Thoreau Resistance To Civil Government Essay

"That government governs best that governs least,"--these words of Thomas Jefferson are cited at the beginning of Thoreau's essay and set the tone for the remainder of it.  For, the Transcendentalist Thoreau holds with the ideal of self-culture; that is, the theme that the individual should carry the responsibilities of a good citizen within himself and, therefore, not need to be suppressed by an oppressive government.

Protesting a tax that he felt brought disgrace upon him if he...

"That government governs best that governs least,"--these words of Thomas Jefferson are cited at the beginning of Thoreau's essay and set the tone for the remainder of it.  For, the Transcendentalist Thoreau holds with the ideal of self-culture; that is, the theme that the individual should carry the responsibilities of a good citizen within himself and, therefore, not need to be suppressed by an oppressive government.

Protesting a tax that he felt brought disgrace upon him if he paid it, Thoreau spent a night in jail as a matter of principle. As an independent individual he perceived his acquiescence to this tax would make him a mere subject, whereas he should be "a man first."  Thus, Thoreau thought that people who are willing victims to a government become powerless:

The mass of men serve the state thus, not as men mainly, but as machines with their bodies.

According to Thoreau an authoritative government [what today is called "big government"] has no respect for the individual. Thoreau held, instead, with self-culture, the acceptance of responsibility by the individual without interference from government:

I please myself with imagining a State at last which can afford to be just to all men, and to treat the individual with respect as a neighbor, which even would not think it inconsistent with its own repose, if a few were to live aloof from it, not meddling with it...who fulfilled all the duties of neighbors and fellow men.

Interestingly, in the final sentence of his letter from a Birmingham jail after having been arrested for his own social protest in 1963, Martin Luther King quoted directly from Thoreau's essay, citing the contention of Thoreau that one in good conscience must protest unjust laws.

Thoreau and “Civil Disobedience”

Henry David Thoreau (1817–1862). (Wikimedia Commons)

Henry David Thoreau, the son of a Concord pencil-maker, graduated from Harvard in 1837. He worked a short while as a schoolmaster, but then began writing poetry. He soon joined a religious, philosophical, and literary movement called Transcendentalism. The leader of the movement was Ralph Waldo Emerson, a writer and lecturer.

At first, Thoreau agreed with Emerson’s teaching that social reform begins with the individual. In 1845, he built a hut at Walden Pond on property owned by Emerson. For the next few years, Thoreau lived simply off the land, meditated, and wrote about nature.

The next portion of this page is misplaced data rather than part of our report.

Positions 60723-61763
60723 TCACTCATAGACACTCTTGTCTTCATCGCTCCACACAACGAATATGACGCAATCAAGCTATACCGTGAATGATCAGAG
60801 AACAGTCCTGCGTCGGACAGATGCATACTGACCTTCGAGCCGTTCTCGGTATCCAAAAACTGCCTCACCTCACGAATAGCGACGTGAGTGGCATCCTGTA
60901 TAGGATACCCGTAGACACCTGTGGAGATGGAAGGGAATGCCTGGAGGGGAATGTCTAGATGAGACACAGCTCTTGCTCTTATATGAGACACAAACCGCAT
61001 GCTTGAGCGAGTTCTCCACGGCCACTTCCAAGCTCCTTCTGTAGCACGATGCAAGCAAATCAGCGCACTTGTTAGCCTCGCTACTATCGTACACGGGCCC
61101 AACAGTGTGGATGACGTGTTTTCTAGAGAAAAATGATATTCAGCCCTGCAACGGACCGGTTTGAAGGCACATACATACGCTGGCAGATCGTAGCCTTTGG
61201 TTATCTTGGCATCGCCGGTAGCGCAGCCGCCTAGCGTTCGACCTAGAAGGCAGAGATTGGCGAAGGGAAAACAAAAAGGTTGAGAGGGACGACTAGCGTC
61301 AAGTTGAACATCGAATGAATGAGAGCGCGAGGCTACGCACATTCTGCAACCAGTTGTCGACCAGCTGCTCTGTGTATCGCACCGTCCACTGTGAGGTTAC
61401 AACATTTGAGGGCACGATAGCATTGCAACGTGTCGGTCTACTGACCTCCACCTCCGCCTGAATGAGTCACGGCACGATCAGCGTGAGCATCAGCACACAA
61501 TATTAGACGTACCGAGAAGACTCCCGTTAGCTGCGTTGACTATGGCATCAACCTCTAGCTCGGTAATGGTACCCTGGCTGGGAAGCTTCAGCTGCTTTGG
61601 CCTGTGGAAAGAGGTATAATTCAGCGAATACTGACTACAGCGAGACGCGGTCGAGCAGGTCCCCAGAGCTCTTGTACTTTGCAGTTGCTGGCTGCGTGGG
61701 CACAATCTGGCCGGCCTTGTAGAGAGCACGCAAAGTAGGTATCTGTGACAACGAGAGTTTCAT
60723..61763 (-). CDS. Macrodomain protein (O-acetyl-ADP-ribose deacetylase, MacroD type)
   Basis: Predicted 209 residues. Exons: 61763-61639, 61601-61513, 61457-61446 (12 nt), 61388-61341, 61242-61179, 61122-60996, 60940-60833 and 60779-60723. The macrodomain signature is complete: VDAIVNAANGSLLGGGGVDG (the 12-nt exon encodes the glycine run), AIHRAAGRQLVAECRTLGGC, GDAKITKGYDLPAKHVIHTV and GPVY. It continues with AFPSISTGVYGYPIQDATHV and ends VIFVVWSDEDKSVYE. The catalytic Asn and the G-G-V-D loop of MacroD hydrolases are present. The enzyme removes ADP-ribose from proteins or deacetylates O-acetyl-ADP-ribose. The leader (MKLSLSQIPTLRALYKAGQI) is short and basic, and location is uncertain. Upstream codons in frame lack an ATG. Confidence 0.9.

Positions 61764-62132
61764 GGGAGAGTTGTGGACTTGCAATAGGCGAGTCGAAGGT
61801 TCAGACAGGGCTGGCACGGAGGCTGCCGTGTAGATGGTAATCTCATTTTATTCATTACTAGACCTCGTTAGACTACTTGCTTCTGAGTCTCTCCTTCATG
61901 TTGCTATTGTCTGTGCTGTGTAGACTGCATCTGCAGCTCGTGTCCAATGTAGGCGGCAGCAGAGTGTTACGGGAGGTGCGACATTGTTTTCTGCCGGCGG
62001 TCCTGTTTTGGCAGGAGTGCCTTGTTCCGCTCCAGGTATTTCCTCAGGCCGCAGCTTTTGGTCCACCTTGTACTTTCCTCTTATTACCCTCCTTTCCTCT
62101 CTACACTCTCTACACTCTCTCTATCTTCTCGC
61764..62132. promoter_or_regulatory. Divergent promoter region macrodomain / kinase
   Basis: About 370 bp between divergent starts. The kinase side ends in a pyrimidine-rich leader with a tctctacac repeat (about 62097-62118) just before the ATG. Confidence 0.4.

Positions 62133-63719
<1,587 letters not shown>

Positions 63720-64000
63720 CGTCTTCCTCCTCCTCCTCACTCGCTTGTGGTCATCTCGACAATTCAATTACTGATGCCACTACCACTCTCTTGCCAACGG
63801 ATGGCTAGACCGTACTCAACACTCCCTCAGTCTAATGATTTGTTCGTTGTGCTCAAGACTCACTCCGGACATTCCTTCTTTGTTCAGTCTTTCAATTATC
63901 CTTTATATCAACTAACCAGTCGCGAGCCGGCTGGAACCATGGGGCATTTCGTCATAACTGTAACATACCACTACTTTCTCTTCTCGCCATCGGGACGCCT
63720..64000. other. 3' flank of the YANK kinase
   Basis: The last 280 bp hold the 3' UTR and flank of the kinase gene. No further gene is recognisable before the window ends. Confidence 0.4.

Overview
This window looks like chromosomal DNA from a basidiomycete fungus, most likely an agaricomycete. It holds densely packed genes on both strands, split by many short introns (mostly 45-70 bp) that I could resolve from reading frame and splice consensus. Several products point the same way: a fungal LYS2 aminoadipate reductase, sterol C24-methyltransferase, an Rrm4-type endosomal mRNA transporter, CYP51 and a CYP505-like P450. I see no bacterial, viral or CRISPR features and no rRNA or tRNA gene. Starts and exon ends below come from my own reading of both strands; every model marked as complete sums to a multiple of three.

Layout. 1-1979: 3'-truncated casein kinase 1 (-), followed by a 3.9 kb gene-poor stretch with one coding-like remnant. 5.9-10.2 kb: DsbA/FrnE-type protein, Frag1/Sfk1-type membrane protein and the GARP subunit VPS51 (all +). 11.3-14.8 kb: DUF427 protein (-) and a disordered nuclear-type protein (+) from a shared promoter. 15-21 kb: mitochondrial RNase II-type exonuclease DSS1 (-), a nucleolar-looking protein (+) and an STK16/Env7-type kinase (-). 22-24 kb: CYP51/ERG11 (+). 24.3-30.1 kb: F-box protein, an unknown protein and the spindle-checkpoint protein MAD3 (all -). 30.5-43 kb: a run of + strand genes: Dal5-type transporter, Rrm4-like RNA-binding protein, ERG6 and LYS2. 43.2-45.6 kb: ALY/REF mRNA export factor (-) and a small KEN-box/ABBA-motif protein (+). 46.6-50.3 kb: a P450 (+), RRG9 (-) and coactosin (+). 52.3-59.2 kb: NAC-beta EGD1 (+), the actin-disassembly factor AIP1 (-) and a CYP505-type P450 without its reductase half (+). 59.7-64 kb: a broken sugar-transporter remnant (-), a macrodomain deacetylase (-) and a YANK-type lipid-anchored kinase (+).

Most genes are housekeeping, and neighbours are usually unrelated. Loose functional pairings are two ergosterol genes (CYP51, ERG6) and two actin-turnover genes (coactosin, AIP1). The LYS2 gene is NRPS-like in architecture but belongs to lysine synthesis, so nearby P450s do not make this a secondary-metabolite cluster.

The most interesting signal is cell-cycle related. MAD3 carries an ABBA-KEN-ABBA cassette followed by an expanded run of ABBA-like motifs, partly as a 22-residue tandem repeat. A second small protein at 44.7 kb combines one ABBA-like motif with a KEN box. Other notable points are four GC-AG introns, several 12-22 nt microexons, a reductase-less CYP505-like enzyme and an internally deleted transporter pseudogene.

In 1846, the United States declared war against Mexico. Thoreau and other Northern critics of the war viewed it as a plot by Southerners to expand slavery into the Southwest. Thoreau had already stopped paying his taxes in protest against slavery. The local tax collector had ignored his tax evasion, but decided to act when Thoreau publicly condemned the U.S. invasion and occupation of Mexico.

In July 1846, the sheriff arrested and jailed Thoreau for his tax delinquency. Someone, probably a relative, anonymously paid Thoreau’s taxes after he had spent one night in jail. This incident prompted Thoreau to write his famous essay, “Civil Disobedience” (originally published in 1849 as “Resistance to Civil Government”).

Thoreau’s minor act of defiance caused him to conclude that it was not enough to be simply against slavery and the war. A person of conscience had to act. In “Civil Disobedience,” he proclaimed an activist manifesto:

In other words, when a sixth of the population of a nation, which has undertaken to be the refuge of liberty, are slaves, and a whole country [Mexico] is unjustly overrun and conquered by a foreign army, and subjected to military law, I think that it is not too soon for honest men to rebel and revolutionize.

Thoreau argued that the government must end its unjust actions to earn the right to collect taxes from its citizens. As long as the government commits unjust actions, he continued, conscientious individuals must choose whether to pay their taxes or to refuse to pay them and defy the government.

Thoreau declared that if the government required people to participate in injustice by obeying “unjust laws,” then people should “break the laws” even if they ended up in prison. “Under a government which imprisons any unjustly,” he asserted, “the true place for a just man is also a prison.”

By not paying his taxes, Thoreau explained, he was refusing his allegiance to the government. “In fact,” he wrote, “I quietly declare war with the State....”

Unlike some later advocates of civil disobedience like Martin Luther King, Thoreau did not rule out using violence against an unjust government. In 1859, Thoreau defended John Brown’s bloody attack on the federal arsenal at Harper’s Ferry, Virginia, during his failed attempt to spark a slave revolt.

For Further Reading

The Thoreau Reader The annotated works of Henry David Thoreau.

Thoreau, Henry D. The Portable Thoreau. New York: Penguin Books. 1964.

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